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Using Mobile Technologies for Outreach and Education

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Welcome to Tech Soup Talks. This is Kami Griffiths (KG) and today's topic is Using Mobile for Outreach and Education. I am joined by Michael Shabot (MS) and Adam Shyevitch (AS). I first want to get this started by saying a little bit about myself. I'm the Training and Outreach Manager, and we've been conducting training and outreach webinars for about a year. And Adam, can you tell me, Adam's from Boston After School and Beyond, can you tell us a little bit about your program? (AS) Sure. Boston After Shool and Beyond is the out of school time intermediary for Boston. That means we work with the city, local funders, and local service providers to expand and improve the system of out of school time opportunities for youth. Actually, children K through 12 in the city of Boston. (KG) Excellent, thank you. And we'll be hearing much, much more about Adam's program in just a minute. And Michael, can you tell us--Michael's from Mobile Common--can you tell us a little bit about what that involves? (MS) Sure. Mobile Commons is an online application that makes it easy for organizations to launch and manage mobile campaigns. And I am the Community Manager and am in charge of a lot of the customers there; and so over the past year or so I launched and help promote many, many mobile campaigns for non-profits and political organizations and advocacy groups, organizations like that. (KG) Excellent, thanks. And for the folks out there who have been talking to Mobile Commons because Adam has been working with them during the course of his project, so we thought that was a nice tie-in to have them present as well. So, I'd like to go over the agenda for today. This is an hour-long webinar and we are going to first start talking about the basics of mobile technology; using mobile to provide services, and to broadcast information. We'll have time to talk about each of those separately. And I want you two to get started and then there will be about 15 minutes for audience input. And then if you have any questions that you want answered immediately, please send those on the Chat. And the question and answer portion will all be questions that are sent through the Chat. I also want to thank Becky Wiegand, my coworker, for clicking away, answering questions on the Chat. And also, Laura Newton, a volunteer for Tech Soup. She created the webinar today. She's done an amazing job of pulling all this information together; so I want to her a lot for that. I would like to get started with Michael. Why is it important to non-profits and libraries to start thinking about how they can use mobile technology? (MS) From the stats you see here, there is a lot of it going on. There are a lot of text messages being sent; pretty much everybody now has a mobile phone and users in all demographics and age groups are starting to text. So it's arrived, in that sense, for a communication medium. The things that make it a little different from e-mail and from the other ways to communicate to a constituency: most importantly, there is no spam on text messaging, so people really pay attention here. Everybody has their phone within five feet of them for most of the day; and when text messages come in, they look at them right away. It's an instant form of communication; so when you need people to take action right away, they will do it because they get it and they pay attention to it right away. That's the whole thing. People really pay attention to text messages. And something that may be a little more in the background is that it's one of the best ways to communicate with folks, rich people and poor people. So, obviously, mobile is very hot when you think about things like iphone apps, but I think something like a third of the US doesn't have broadband service regularly at home. So this is one of the best ways to communicate with those people, those underserved markets. (KG) Excellent, thanks. And, Adam, what factors made Boston After School And Beyond decide on a new technology program? (AS) Well, our goals are to reach high school age youth with programs and public health information; and also to give those same youth an opportunity to describe their experiences to the broader public. And, since we know, generally, that 80% of high school youth across the country have cell phones, this seems like a natural fit. We couldn't imagine a more reliable way to reach the target audience with the information. As we'll describe later, we are providing information through a pull system, so we are not going to be broadcasting any messages to these youth. But we are creating systems, we hope to create systems that will allow them to pull information off of the internet over the cell phones. (KG) Excellent. You know, when you talk about the basics, Michael, can you go over some of the basics for people who are new to mobile technology? (MS) Sure. Mobile is a little different; I spoke before about how there is no spam. And the reason is because the carrier oversees the messaging going on here. So, just some of the terminology to start with. There's what's known as a short code. And this is a five, sometimes a six digit number, and very rarely a four digit number; and this is like a phone number for the use of text messaging for organizations. To do a campaign you probably want to get a short code for the organization. You can get your own, you can lease short code, you can get a random short code, and you can get a vanity short code, where YouTube is the number. But you are definitely going to want to go through a short code. Mobile Commons, for instance, and there's always something like this, they provide a short code when you sign up with their service. When someone texts in we need to know what campaign they are talking to, and that's where the key word comes in place. So you text in a key word to a short code and that identifies for the provider, Mobile Commons in this case, what campaign you are talking to and tells us how to respond. So when you text in the name of someone when you are talking to American Idol, when you are voting on American Idol, that name you text in is the key word and you text that to a short code, a five digit number. And there is an organization set up by the carriers to manage these short codes and lease the short codes; you can't buy them, but you can lease them and they are rather expensive. But there is one organization that leases these out and oversees them for organizations or providers like us to use. And there are a number of different campaigns that can happen over text messaging and over mobiles. The first one would be, and you can see the flag here, Text Alerts. So, sending out up-to-the- minute information, reminders, things like that. Text-to-data, this is more of a pool system, where you can text in a query for instance and get an answer back. If anyone is familiar with Google SMS, this is a really, really big text-to-data system. The next one, Text-to-Voice, because you are using a phone, of course you want to incorporate voice into these programs if it makes sense. You can text out a phone number to people, they can connect to that phone number and you get them to take action and do a whole bunch of things, and we'll talk about that a little later. The fourth one down is called Text-to-Screen. This is where people are texting in and their messages are appearing on a scoreboard or a jumbotron, something like that. Usually at a live event. You can also push it to the internet so that people can text in whatever it is and you can moderate the messages in most cases and display them. And then the last there, MMS And Video. MMS is kind of picture messages, that's the way to think about that. There aren't as many standards with MMS as there are with SMS, so the different carriers treat MMS differently, so it's not as smooth yet as SMS and it's also a little expensive. Same thing with Video. This is kind of like the wild west; the usage isn't there yet, but it definitely is coming very soon. And then Smart Phone Apps; you know, the iPhone apps, the Blackberry apps. Very cool stuff. Again, the usage really isn't there for Smart Phone Apps. I think about 99% are on the iPhone. And that's about 6% of the market right now. I'm not sure, I know it's growing pretty quickly. But that's where we are at with the Smart Phone Apps. They are cool, but aren't for the public yet. Not for the mass market I should say. And then for the sake of this demonstration we are going to talk a lot about pull technologies and push technologies. And I'd say the major difference here is with pull technologies, the user is texting in and getting an answer back and that is it. With push technologies people text in and we get their permission to text them back when we want to. So, similar to an e-mail campaign where we collect people's numbers; they opt into receiving messages and then we can send out messages to them when we want to. (KG) Alright; now we are going to talk about the ways that non-profits are using these technologies. So, Michael, can you tell us about the types of programs using pull and push technologies that nonprofits could consider? (MS) Yeah. We have several people doing pull technologies, and just to review, there is someone texting in, basically a query and they want to find information. So the way we work is we help the non-profit expose their data and make that very simple. This example is probably one of our most well known campaigns that we power. It's called the Fish phone. With the Fish phone a user can text in the word fish and then the name of a fish, like tuna. And that looks it up in the fish phone database and texts them back the health/environmental impact of eating that fish. I know Adam is going to talk a lot more about this but what the fish phone used to be was a wallet card that people would carry around. They could pull it out when they were at the grocery store and look at it and see Oh I should not eat tuna, I should eat salmon or whatever it says. When you do that with text messaging, first off all you reach a wider audience 'cause everybody has a cell phone and this really spreads word of mouth. But just as importantly, you collect data on people, so what are people searching for, how often are they using this, what are they searching for that we haven't researched yet? So, our clients in this case knows what they want to research next. And also, when you speak to the funders and say look, this many people are now making decisions in the grocery store and we have proof of that. Or, people are querying this in the restaurant and now we have trackable proof. And the final benefit, just to the text messaging is that this is a story. The media does want to talk about this. So that this phone has been written up in many, many newspapers, Parade magazine, New York Times multiple times, and then all over the internet on blogs and things like that. So it's really helped transform that organization. (KG) Great example. I know I have that fish tape on my wallet too, but if I don't have my wallet or forget to use it..(MS) Yeah, that's another thing. Nobody wants to print anymore. That's not in vogue. (KG) So, we are going to continue to talk about pull technology, so, Adam, I understand that Boston After School and Beyond is developing innovative programs using pull technology to server your youth constituencies. Can you tell us about your programs? (AS) Sure. We are developing a three-part system. The first two that I'll describe take advantage of data that we or other partners already possess. So we are developing the technology to deliver this content to cell phones, but the content is really the most important part of it; and that we have been developing for the past two years. The first system relies on the Boston Navigator dot org web site, which is a comprehensive database of actual out-of-school time opportunities for kids K-12 in the Boston area. It's available to anyone on the web who wants to look at it. It's Bostonavigator dot org, and they share that middle n as you can see on the slide. Generally, what we want to be able to do is use an interactive SMS interface, and this is inspired by work we originally saw out of Isis, Inc. that runs a service called sexinfosf dot org that provides sexual health information to users, using a similar system. So the system we scoped out will use a five digit short code and users will text a keyword after school to that five digit short code and receive a menu with options. I should say some of this interface is subject to change as we plan to focus group it in the fall. But generally the way it will work is that the user will text in a local address, their age and there will be some way to indicate their interests: art, sports, academics, music, etc. In response to sending the message they will get a follow-up message listing two or three programs closest to them, probably within a quarter or half a mile of whatever location they enter in to the application. So here is an example of what the users might receive if they reply with, for example, 31 East, age 16, and then it just goes with cases one; if I had conducted the same search on Bostonavigator this is what would have appeared as there happened to be some opportunities at the Outward Glass Studio, and also the neighborhood network television program. So this is the first system, to deliver program information to youth and youth workers. I should say that our audience is both youth and the youth workers that support them. Boston is fortunate to have a number of youth workers that work on the streets, really, with disconnected and hard to serve youth; and we want them to have this information, too. So that when the youth that they are serving express and interest they can respond with information to that interest in real time and wherever they happen to be. So, the next service is a public health information system. Again, using data that already exists, here at Boston Resource Net dot org or some other partners that we are working with, such as the Boston Public Health Commission, we'll be putting a wide range of public health information online, or I should say, on mobile using a similar interface. Here users would text youth to that same five digit short code and they would get a message similar to the one here. Again, we are going to be testing this to make sure that it's the right kind of interface to use. But in general the system will, again, ask people to text in their zip code rather than their exact location. We don't want to scare people away by giving the impression that we are tracking their address. But, again, they will text in their zip code, their age, and a question code, or they will have some other way to indicate their area of interest. I should say that we are exploring two systems. One is the text-to-data system to deliver the information. The other is a text-to-person system. It's unclear whether youth and youth workers are more likely to use a text-to-data system or a text-to-a-person system, almost like a call center. In that example a youth would access the system again using a key word and a five digit short code, they would get back a message something like this, ask your confidential question about school, sex, parenting, drugs, violence, anxiety, etc. And then a cadre of volunteer experts certified in different content areas would respond within four hours. So in this case, the example here, someone texted drug rehab and JP, which is Jamaica Plain, a neighborhood in Boston; and they might get back a message like this in pretty short order. It will be encouraging, it will be personal, it will list the local resources, and it may ask the person to clarify a question in order to respond well to whoever is submitting the question. We'll determine which of the two systems to pursue, text-to-data or text-to-person after focus grouping the options, hopefully in the fall. The third system that we are scoping out is a way for youth to communicate with each other and with the city generally about their lives or experiences or interests. We, you know you think about a Twitter feed, for those of you who are familiar with Twitter, it would work in a similar way, but there would be, again, a five digit short code that youth could send messages to and one of the models that we are looking at is something called Ushehidi, which was originally developed in Kenya to track voter intimidation, to track Kenyan polling places. It has been used since in a number of other countries to do what's called crowd source crisis reporting. This latest example on the screen shot here is from India, where Ushehidi was used to describe events around polling places in India. We have in mind something similar, but in order to give the youth participating a clearer framework for how to communicate with the system we are exploring with our partners things like SMS Text Poetry, SMS Story Telling program that would give us an opportunity to engage youth in a literacy project and a creative project as well as an informational project. We want to make sure that youth who participate in this system enter information that will be meaningful to them but not put them in danger or report on instances or events that may draw the attention of the police. If such an occasion is necessary we hope they continue to use 911. But for our purposes we really want to give youth a creative outlet, a way for them to let the broader city know about their lives and their experiences. So, this third part of the system is probably the one that is least developed at this stage, but our partners are well engaged and very excited about where it may go. (KG) Very good. So that was pull technology; those were some great examples. So now we are going to move on and talk about push technology. Michael, can you tell us about how some of the non-profit organizations you work with have used mobile technology to push or broadcast messages and the kind of results they have achieved? (MS) Sure. And I'm sure Adam would agree with this. Like anything in life, you want a balance. So some of these people have push technologies and push technologies. I think there is a lot of value in both from an organizational standpoint. Acquiring that list and being able to message that list when you need to is pretty important for a lot of our customers, one of the most valuable things there. So I'm just going to go through a lot of examples of what people do. So, the first one, we are looking at a picture right now with the .... campaign. They build their list whether it's people signing up online, people texting in at live events, they could also have people on the ground writing down phone numbers; and the important thing here is that people have to opt in to receive messages, so they have to know that they are going to receive text messages from the organization. But there are a lot of best practices available and a lot of advice that we give to our clients on how to do this. And they build fairly sizable lists. Some examples of some really good push campaigns. The biggest one, that probably everybody knows about is called Get Out The Vote, for the elections. Many, many, many organizations did this, including Barack Obama, obviously. And that's why he wanted to build that list of people texting in to find out who the vice-president was, to be the first people to find out who the vice-president was, so that he could remind them to go vote. And the reason he was doing that, in 2006 we powered a study by the University of Michigan and Princeton that showed the power of text messaging to get people to show up at the polls. The quick summary is that when you send somebody a text message to remember to vote on the day before or the day of the election, they are about four and a half percent more likely to vote, that increases the vote turnout by about four and a half percent; just a simple text message. The real interesting part was the cost is about $1.50 per additional vote and when you compare that with all the other methods, whether it's direct mail, leafleting, e-mail, text message was by far the cheapest way to do this. So, canvassing increased the vote by about 6% I think, but at a price of $20 per additional vote. E-mailing was about the same in terms of turnout, but it cost a lot more than text messaging. One other quick example of a push technology is someone like Do Something. I don't know if people are familiar with them, but you can text in to Do Something. You text in your zip code and they will reply with volunteering opportunities in your area. And they focus on getting youth involved in the communities. Just letting them know about opportunities the way that they talk, the way that they communicate. It works very, very well for them and they are growing very quickly. Another thing, we are kind of into summary, is text-to-voice. This is great for a few things. First one is advocacy. So, if you think about it, you have a list of people that you want to hear from you. You send them a text message with a phone number in it; they can connect that phone number and they hear talking points which you create and record. And then they can be forwarded on to their congressperson, their governor, really any public official or anyone that you want them to talk to, they can be forwarded anywhere. And then we can track those actions. So, some of Mobile's client comments, this is a very valuable tool for a lot of our clients. People are placing like 75,000 calls a month to elected officials on specific issues, and we can track that. And we can also know that the people knew what to talk about with their officials because they heard a recording directly before they connected. And then another thing an organization did which was really cool, was during hurricane Ike, there was a bunch of rescuers. And they would send out to these people going down into Texas, conference call information, with text messages; which makes a lot of sense. There is not a lot of internet and there is really of internet and there is really no good way to communicate. But a simple text message that says hey, call into a conference call line in 15 minutes was a great way for them to organize. Another push technology, is text-to-screen. This is really great for live events. In this example right here, you can see that this was surrounding health care. An organization called It's Our Health Care set up a jumbotron outside of the California capitol, and people could text in their opinions on health care. This was at a rally and people were texting in whatever they wanted to say and the jumbotron was pointing towards the capitol building and the legislators, the lawmakers could read it. But also this was simulcast on the web, and so people could watch it and text in from anywhere in the state, they didn't have to be at the rally. And then the obvious thing to do once somebody starts interacting here is to say hey, can we give you future updates on health care in California? Text back this key word if you would like to opt in. One more quick example of text-to-screen is the California Democratic Party set up outside of a Sarah Palin rally and had people text in questions for Sarah Palin. And this was back in October (2009) when the whole Katie Curic interviews were going on. So people were texting in questions, she wasn't answering them, but it was a huge billboard at the rally, and they put it on the internet, and people started texting in from all over the country. They really built their list on that day. It got on a bunch of blogs and it was simulcast in a few places, and it's still up in a recorded version on Techpresident if anyone wanted to check that out, I'm sure you could find it there. (KG) Great examples. Just to remind everybody, we will be following-up this webinar with an e-mail, with a link to the recording and all the URLs that we've been talking about today. A copy of the Power Point and including links to all of the web sites that Adam and Michael mentioned. I want to move on. We've talked about push technology, pull technology and heard some great examples, but now let's talk about getting started. Michael, what are the first steps for a non-profit that wants to get started using mobile technology? (MS) The first thing is to set goals. A good way to frame this is that mobile should be integrated into your entire communication strategy. What it's really going to do for you is, it's going to increase the open rate on e-mail, the click to's on e-mails, people taking action from e-mails, it's going to help with list building from live events; you should really look at it as an integrated part of your communication strategy, not something that stand-alone. That really doesn't work for anybody. The next thing is you are going to need some partners in how you do this. Mobile is quite confusing so you probably want to find somebody who can explain it to you, and I'm happy to do that if people would like that. But here is a quick breakdown of the level of vendors. And there were a lot of questions about short codes, too, in the Chat. You don't have to do this, but this is one way to do this. At the highest level, probably the most intense and probably the most work is getting your own short code. Getting it hosted is what's known as an aggregator. And that's at the top of the line vendors. An aggregator has a direct connection with a carrier. They will take your short code, host it for you will need someone to talk to the aggregator and let him know what messages to send to what phone numbers, and then if you'd like to receive those messages. And that's the highest level. And short code prices are, for a random short code, $500 dollars. For a short code that you pick yourself, it's a $1000 a month. There were a few questions about that so I figured I'd answer. That's at the most intense level. We have some customers that have their own short code. Most people use a shared short code. When you start talking about shared short codes, that's probably the second level here, called management service. Mobile Commons in this case would be a management service. We have the short codes. You can use one of our short codes. Which is probably like a .... and I'm sure Adam would agree with that, too. So you don't have to pay for your own. We handle everything with the carriers, everything with the aggregators and you log into a system like Mobile Commons that allows you to send messages and look at the messages you've received and manage these campaigns rather easily. With this there is going to be a monthly fee and probably a per message cost as well. Below that is a messaging service. With a messaging service you are not paying so much for the management of messages, but you are paying to send messages. So that you would be managing these lists yourself most likely; you would be opting people in, collecting the numbers yourself, and you are probably mostly paying just to send the messages.We have prices coming up, but pennies, ten cents at most to send out a text message. But the data and the system integration really isn't there, as far as I know. The fourth level down is a marketing service. With this you can probably send your text messages, they won't charge you, but they will tack on a little advertisement at the end of your text message. Depending on the organization that may be okay, it may not not be okay. Those are the levels. And then the short code options, I talked about them a little, but a vanity short code, you choose your own. It costs $1000 a month. A random short code, you don't choose the number, but it's yours only, $500 a month. A shared code would probably be provided by a management service. (KG) Excellent overview. Now, we are going to move to Adam, who has actually gone through this from the non-profits point of view from idea to moving through all the ins and outs. So, what considerations did you look at when getting started? (AS) Well, the first thing is, I couldn't agree more that a goal is really very important. So we specifically wanted to communicate with high school age youth around these program and public health opportunities. And we wanted to create a way for youth to have their voice heard by the city at large. So once we had articulated those goals, it was relatively easy to figure out which technologies are most appropriate. That said, we had to do a lot of reading and figure out the different kind of vendors and what services they offered and get comfortable with how they priced out the services and what we had to expect to buy. Before I get to the cost stuff on a different slide, I'll talk a little bit more about these automated systems and staff system choices we were looking at. I saw in the Chat that someone asked are these staff systems easier in places that don't already have databases developed? I think for those listening who are thinking about any one of these systems, I don't think there is any easy way to provide quality content. The benefit of an automated system is that you can pull data from existing sources perhaps, maybe information that has already been vetted for quality, and that is fine. But you still have to maintain that quality over time and we expect a lot of staff time involved in making sure that we are providing the right information to the right folks in a way that is actionable and usable. And most importantly, connects those youths to caring and well trained adults. The advantages to the staff systems are that they are a little more personable, you don't have to depend on the computer to communicate warmth and caring to the user. But with staff systems quality control becomes an issue. People, while they may be warm and caring are never as predictable in their responses as a computer. We wanted to take great care to be sure that the people answering questions that come in, are doing so in a way that at least won't do any harm. A way that won't turn youth away from services or turn them off of services that they may really benefit from. So, in some ways the technology behind any of these systems is the easy part. The harder part is making sure that you are delivering content that is accurate given our goals. The harder part is making sure that we are delivering information that is actionable, that is youth appropriate, and again, won't turn anyone away or won't turn anyone off. The other thing that we are always aware of is that although SMS messaging is relatively inexpensive, we don't know enough yet about the costs that users may incur per text message. We know in general that teens, we think we know, teens are trending toward cell phone contracts that have unlimited texting, but we don't know that for sure. These message for the user can cost up to 15 cents per message, incoming or outgoing. We want to make sure that we are not adding to what we understand anecdotally may be a problem of cell phone debt that users or parents are getting into. There's a line about advertising costs. We are considering including advertising in our messages to offset the cost of the system, but we would only do that once the system has proven user-based interest in the system and we have enough volume to warrant it. Someone asked about opt in. Michael, are you going to cover this? (MS) Sure. I kind of went over this before, but let me talk a little bit about costs. It can be up to as much as 20 cents per message going both ways, sending into the cell phone and coming from the cell phone. But I think the thing to keep in mind is your organization probably is not going to be the first person that the user texts. They usually text a girfriend or boyfriend first. And so people self-select to participate in the texting. That's just something to keep in mind. And at the same time, we don't know this for a fact, but it it seems that more people are signing up for bulk rate plans. With the push technology the big thing is getting people to opt in. With mobile, with text messaging, these will not be ignored. You don't sit around for two days and then just get archived. So the good part about that is people will see them and respond. The bad part is they really didn't give you permission to text them and you kind of crossed the line. Or they are not worthwhile messages, people will just opt out and they will get off the list. So, just something to keep in mind there. You want strong options, you want strong lists, so it's definitely a quality game, not a quantity game. But these people will self-select and these people will be your biggest fans. And pushing out messages is a very strong way to communicate with them, (KG) Great. Thanks for the clarification. Now we want to dig in a little deeper on costs. So, Adam, based on the research that you have done, what kind of costs is someone looking at a mobile program expect to see? (AS) For the volume of system that we are scoping out, we are thinking about 5000 messages a month more or less. The bottom is that the costs you can expect to incur are between 17 and 20 thousand dollars a year. You can go cheaper, but I think the cheaper systems are likely to involve more demands of the buyer. You'll have to have more technical savvy and be willing to do more of the back end work yourself. The thing that folks should look out for is that the vendors in this sector price their work very differently. Some have relatively large one-time up front licensing fees for their software, others push the cost into monthly service contracts. Among the vendors that we surveyed, and we've talked to six so far, the costs all average out to between 17-20 thousand dollars a year, but the vendors break their costs out differently, so when folks are considering different vendors of their own, just be sure you understand where those cost centers are, whether it's going to be a big one time up front licensing cost, the benefit of that is that in the 2nd, 3rd, 4th year of the system the costs should go down, after that first big payment is made. Of course you need to have the budget to support that original one time up front licensing fee. But generally speaking, again, folks should keep 17-20 thousand dollars in mind for the technology side of the system. Then they should be okay. When we were building our own budget for this program we had to put a lot of money into marketing. We are going to be looking at serving high school youth and anecdotally, again, there has been a lot of research on this, but anecdotally we understand that youth are more likely to use these systems when they are reminded of their existence on a regular basis. So we plan to take out ads on MySpace and FaceBook, but also at the subway stations, the bus stations in Boston, in the schools, out in the health centers, the gymnasiums, wherever we can think of to put either print of electronic advertising. So the budget for marketing is probably going to exceed that for the technology itself. We certainly hope to get as much of the print material donated or provided as an inkind service, but it will still be expensive whether it's cash, whether we pay for it out of pocket, or whether folks provide it for free. I think that's about it on costs. If anyone has questions, please add them to the Chat and I'll do my best to answer them as the webinar continues. (KG) Okay. That was great. We do have a slide of resources which I will talk about in a few seconds. I want to start answering some of the great questions that have come through the Chat. So what I am going to do is read off a question and Adam and Michael you can decide who is best to answer it. So, one question John Jacobson asked is Will you be recommending sites for sending free text messages to multiple mobile phones via phone book. (MS) I think for that, For Info, does that sound right, Adam? (AS) Yeah, that's a vendor that we've been in touch with when we considered that model. (MS) I believe it's free messaging and they do attach an advertisement.I'm guessing they have a paid model as well, where you can send messages without an advertisement. I don't at what price that would be, but when I went through the list of vendors that is probably one of the biggest ones doing that for organizations. (KG) Can I get the name again? (MS) For Info, the word for and then the word info. (KG) Thanks. (MS) And they are big. They are definitely the first hit in Google, if you Google it. (KG) Another person is concerned about using this for individuals with disabilities? Are there special tools for folks like that? (AS) It's a great question. I don't of any and certainly we have in mind a broad base of cell phone users, so if a disability was getting in the way of a person's ability to use a cell phone at all, then frankly, I just don't know of any ways to get around that. That being said we do hope that there may be some text-to-speech applications on some phones that will allow people to have a phone read back a message that comes in. That's all I'm familiar with. Michael? (MS) Nothing comes to mind right now. (KG) Okay. Another question from Lorena. We are interested in using text for donations and also for sending out real time info during disasters, to guide people. And advice? (MS) Yeah. Something we really didn't touch on yet, I skipped over. But mobile giving is now in the universe of mobile. That means that someone can text message a key word and that counts as a five dollar donation with phone bills. And this is all done by the Mobile Giving Foundation. They handle the transaction, there is an application process which they oversee and they handle remittance of the payments. They pass to the non-profit, you have to be a 501.c3, have been in existence for at least a year, with an operating budget or annual revenues in the previous year of at least half a million dollars. And they pass through 100% of the donations. So it works great in certain situations. It's definitely not like ...., you still need to give people a reason to donate in order for them to text in and donate to you. But it makes donating over the cell phone, well, it makes donating in general very simple and painless; there is no credit card, no checkbook, no cash, and then five dollars on your mobile bill, which is very hard to read anyway. The Mobile Giving Foundation; they are on the web, Mobile giving dot org. They require that you use what is known as an ASP, an application service provider, and there are a few of them; Mobile Common is one of them and I have a lot of experience with that. So, I'm happy to dig in to more questions offline. If people want to e-mail me or if everybody wants to now, we can talk about it. Adam, do you have any experience with Mobile Giving or have you heard about new programs there? (AS) I don't. The only thing I have read is that it has not raised a tremendous amount of money except in very specific circumstances. As a broad based fund raising campaign it can certainly augment a fund raising strategy, but it's unlikely, as far as I've read at least, to become a core part of any organization's fund raising strategy. It's more of a fund raising marketing. You do a little marketing about your organization and some folks make a donation in return. (MS) Yeah, like anything. So, there's limitations, there's good stuff and some not so good stuff. The limitation is that we can only collect five dollars from people right now--at a time. They can do it five times per month, each donation is five dollars. You cannot follow-up with the people. So you can't collect any information once someone donates, right now. Hopefully that will change. So it becomes a question like do we want them to donate five dollars or give their e-mail address? It all depends on the organization. But some people have been successful. It works great when Bono gets up at a concert and says everyone take out your cell phones and text message in; or when American Idol, that was the most successful campaign so far I believe. Alicia Keyes did it on American Idol and it worked very well when you have that type of reach. (KG) Good example. And that may be a future webinar that we offer. So Ron had a question about organizations that have already started using these technologies, do they see people really using the service or has it not caught on yet? So either of you, could you give us some examples of organizations that have used it and what the response has been? (AS) We were originally inspired to pursue this because of the work that I did down in San Francisco and other cities regarding sexual health information for teenagers. As far as I know there has been no long term research done on how well the system has been utilized. What we do know is that the usage of the system is really correlated to the marketing that the organization is doing. If the marketing is out there, the system gets used. As the marketing falls off, use of the system falls off. As soon as we get our system up and running it's going to take a long time to enter the public consciousness of public high schoolers in Boston. We expect to do a lot of aggressive marketing for a long time to keep up the usage. (MS) Yeah. And one thing, and Adam you will find this out, if you don't know already, but one thing that works great is really engaging users. High school students will do it if you engage them and tell them about it. What doesn't work, at least we have found mixed results with mobile, is a call to action written on a piece of paper. It always helps if you can have someone tell them, hey, take out your cell phones and text this word into this number. That seems obvious, but again, you have to tell people to do it, you have to give them a reason to do it. And then it will work, because it's the only device they have on them at an assembly in school or at a concert or something like that. So it's important to do really engaging calls to action. That's the most critical part. It's definitely not a high tech thing. If's a communications, it's a people thing. (MS) One of the things we are going to be doing in Boston to generate that interest among youth and youth workers is engaging them heavily in the ultimate design of the system. Just to be clear. We've scoped out the system here in Boston and we've enlisted the partners that we need to build it. But we are still waiting on our funding proposal to get a yea or a nay. But assuming funding allowing we are going to launch this in the fall. And a part of that process is certainly to help us refine the interface and make sure that we are building a system that youth will enjoy using. But the other thing that we are doing is to engage a cohort of pilot users that will start the system up with us and will be most likely to use it in its first few months, tell their friends about it and then of course provide us with ongoing feedback about how well the system is working for them. (KG) John had a question. To send a text message from pc to mobile you have to have their cell phone number of the person's cell phone carrier. What's the best way to gather that information? (MS) So, I'm guessing that John is talking about using mail gateway, which is something like if you text message a number like 1234567891 at etext dot com, you can send them a text message through your e-mail. That goes around the short code system. I don't know how much the carriers like that. I've heard they really don't like that, because I don't think they make money on that text message being sent. The carriers do provide information, what's known as a carrier lookup. I think that has to be done with an aggregator. And there is a small charge for it. It's about half a penny to look up a phone number, what carrier that is. But I'm not sure what type of infrastructure is needed to do that, like what type of system would be needed to do that. If you go to a provider that has a management system, like we automatically look up that information when someone texts in. I'm guessing most providers do, I just don't know. And you don't need to know the carrier I don't think if you go with someone like For Info that's just sending messages for you. They should be able to take care of that for you. (AS) Kathy, can I jump in? I just saw something come in on Chat that I think is really important. (KG) Definitely. (AS) Someone asked the question, if you only have one to five thousand dollars in their budget, if text is not for them? The 17-20 thousand dollar cost that I described really reflects our plans, our volume expectations, etc. But there are several ways to use mobile technology that are far cheaper. One of the greatest stories that I heard was reported in the New York Times a few months ago. It took place at a service center called the Virgin Bees hotline in Durham, North Carolina. The way they worked it, I think they had about a five thousand dollar budget. They put some advertising in MySpace, I think just MySpace, actually; and said, look, here's a cell phone number, if you have a question about sex or sexual health, send us a text, and we'll text you back. And it worked. They were able to direct their advertising dollars to youth exclusively in the Raleigh, Durham area. And youth text the messages, and they just went through the local mobile phone carrier, I don't know which one they chose. They bought a cell phone with an unlimited texting contract and the staff of the organization just take turns carrying this phone in their pocket. And when a text message comes in, they answer it. So, it was a very inexpensive way to deliver very personal, real time information to youth. And frankly, we'd look into a very similar system except that we want to cover a whole range of public health issues and we have a much larger youth population. But they had a very elegant solution. Very low budget. I think for what we are talking about, a pull system that requires a service provider like Mobile Commons, although to be clear, we haven't contracted with Mobile Commons. They are here because they have been very, very generous in helping us understand the options. But again, you will have to contract with someone like Mobile Commons; we have to figure out how to get our data into the system, either by hosting it on our computers or dumping it into our vendor's computers. So that's going to cost around 17-20 thousand. But there are definitely cheaper ways to do it, and the Virgin Bees hotline is a great example. (KG) Michael, did you have anything to add to that? (MS) Yeah. It all depends on what you want to build. You know, collecting e-mail addresses from, you know if you have an opportunity to do PSAs on the radio and you want to collect people opting in and giving their e-mail address, that can probably be done cheaper than the prices Adam is talking about. You know, it all depends and there is a lot that goes into that. And then the other thing is it makes sense to start collecting mobile numbers now, no matter what your organization is doing. When people sign up, have them sign up is they want to receive text messages, give us your number. The list will get weaker if you text someone six months after they sign up; they are going to be like who is this, why are they texting me, but at least you can prove out for your bosses and your funders. Look, people want to receive text messages. So making that an option to at least start collecting those numbers makes sense tomorrow no matter what your plans are.(KG) That's a very good point. David asked what about ToTango, it's a free app started up by a school group. Have you guys used that service? (MS) No, I've never heard of them. I mean I'm sure there are probably like 30 or 40 of them out there. I don't know much about them. If you are willing to be able to send messages with ads, they are selling to people who are able to do it. I know For Info is probably one of the biggest in that space. I've never talked with them or met them, but I've heard about them. And so if you want that, you want to go with a reliable source, so I would check it out and do some diligence on them. (KG) Well, it's about time to wrap it up. It's already been an hour. These always go by so quickly, but here's a list of resources we will be sending out in our follow-up e-mail with the URLs used as well as as cluster of links that we talked about during the presentation that have come up. If you have any additional questions, I think we answered most every question that came through. But if you do have more questions, please do post them to our Community Forum. There is a URL for it that Becky will be sending via the Chat, so if you have additional questions, please post them there. For those of you who are new to Tech Soup, we have much, much more than just webinars. We have donated software from Microsoft, Adobe, Symantec; community forums, so if you have questions of any sort, please post them to our community forums. We have volunteers all over the world answering those questions. And we post upcoming events and conferences on our website as well as certain articles that are posted on a monthly basis. Actually more than one a month. We'd like to thank Ready Talk; they are sponsoring this webinar series and allowing us to offer these webinars for free. So if you are interested in learning more about Ready Talk, they have special trainings just for Tech Soup participants. And lastly I'd like to thank everyone for participating today, especially the presenters and Becky and Laura. And if you could take a minute to complete the post event survey that you will get a link to when we have completed. And if you have any questions or want to be in touch my contact information is at the bottom. Again, this is Tech Soup Talks, I'm Kami Griffiths and I'm really appreciating everyone attending the webinar today and thanks Michael and Adam. Have a great day everyone. (Varied voices) Thank you.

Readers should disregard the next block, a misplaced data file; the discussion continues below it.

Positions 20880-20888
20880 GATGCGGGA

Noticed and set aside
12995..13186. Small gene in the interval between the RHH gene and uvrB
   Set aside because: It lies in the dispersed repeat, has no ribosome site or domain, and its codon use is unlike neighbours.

Video Details

Duration: 56 minutes and 17 seconds
Country: United States
Language: English
Genre: None
Views: 91
Posted by: techsoupglobal on Feb 1, 2010

You keep hearing how mobile phones are a great way to reach a large audience of people, but how can your nonprofit or library use this technology, and where do you start? In this webinar Kami Griffiths will interview Adam Shyevitch, Teen Initiative Director at Boston After School & Beyond, who will share information about how their organization is using mobile technology for their outreach efforts. We will also hear from Michael Sabat, of Mobile Commons, a company that develops web-based applications to launch interactive mobile campaigns including text messaging, voice calls, and web-based components.